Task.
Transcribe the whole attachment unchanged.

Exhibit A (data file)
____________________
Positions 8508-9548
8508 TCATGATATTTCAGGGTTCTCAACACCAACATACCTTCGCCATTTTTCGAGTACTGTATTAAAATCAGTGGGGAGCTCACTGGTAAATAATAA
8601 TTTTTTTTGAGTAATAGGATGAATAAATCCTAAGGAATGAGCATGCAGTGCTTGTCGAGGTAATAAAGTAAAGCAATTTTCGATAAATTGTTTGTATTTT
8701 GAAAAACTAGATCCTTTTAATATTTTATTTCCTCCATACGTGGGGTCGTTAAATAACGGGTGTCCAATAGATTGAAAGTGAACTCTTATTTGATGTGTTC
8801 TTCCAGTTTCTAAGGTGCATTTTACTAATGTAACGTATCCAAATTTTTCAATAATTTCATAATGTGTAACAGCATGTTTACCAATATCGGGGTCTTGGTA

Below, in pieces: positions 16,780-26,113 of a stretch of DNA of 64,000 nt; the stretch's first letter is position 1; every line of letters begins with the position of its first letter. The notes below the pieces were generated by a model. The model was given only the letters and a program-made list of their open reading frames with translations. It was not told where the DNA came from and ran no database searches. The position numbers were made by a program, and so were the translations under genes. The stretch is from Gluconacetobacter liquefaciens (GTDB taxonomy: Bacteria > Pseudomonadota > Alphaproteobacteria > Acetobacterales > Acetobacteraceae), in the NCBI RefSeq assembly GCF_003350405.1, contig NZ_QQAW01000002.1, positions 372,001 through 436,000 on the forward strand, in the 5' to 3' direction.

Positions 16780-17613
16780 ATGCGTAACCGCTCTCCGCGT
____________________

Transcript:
Positions 8508-9548
8508 TCATGATATTTCAGGGTTCTCAACACCAACATACCTTCGCCATTTTTCGAGTACTGTATTAAAATCAGTGGGGAGCTCACTGGTAAATAATAA
8601 TTTTTTTTGAGTAATAGGATGAATAAATCCTAAGGAATGAGCATGCAGTGCTTGTCGAGGTAATAAAGTAAAGCAATTTTCGATAAATTGTTTGTATTTT
8701 GAAAAACTAGATCCTTTTAATATTTTATTTCCTCCATACGTGGGGTCGTTAAATAACGGGTGTCCAATAGATTGAAAGTGAACTCTTATTTGATGTGTTC
8801 TTCCAGTTTCTAAGGTGCATTTTACTAATGTAACGTATCCAAATTTTTCAATAATTTCATAATGTGTAACAGCATGTTTACCAATATCGGGGTCTTGGTA

Below, in pieces: positions 16,780-26,113 of a stretch of DNA of 64,000 nt; the stretch's first letter is position 1; every line of letters begins with the position of its first letter. The notes below the pieces were generated by a model. The model was given only the letters and a program-made list of their open reading frames with translations. It was not told where the DNA came from and ran no database searches. The position numbers were made by a program, and so were the translations under genes. The stretch is from Gluconacetobacter liquefaciens (GTDB taxonomy: Bacteria > Pseudomonadota > Alphaproteobacteria > Acetobacterales > Acetobacteraceae), in the NCBI RefSeq assembly GCF_003350405.1, contig NZ_QQAW01000002.1, positions 372,001 through 436,000 on the forward strand, in the 5' to 3' direction.

Positions 16780-17613
16780 ATGCGTAACCGCTCTCCGCGT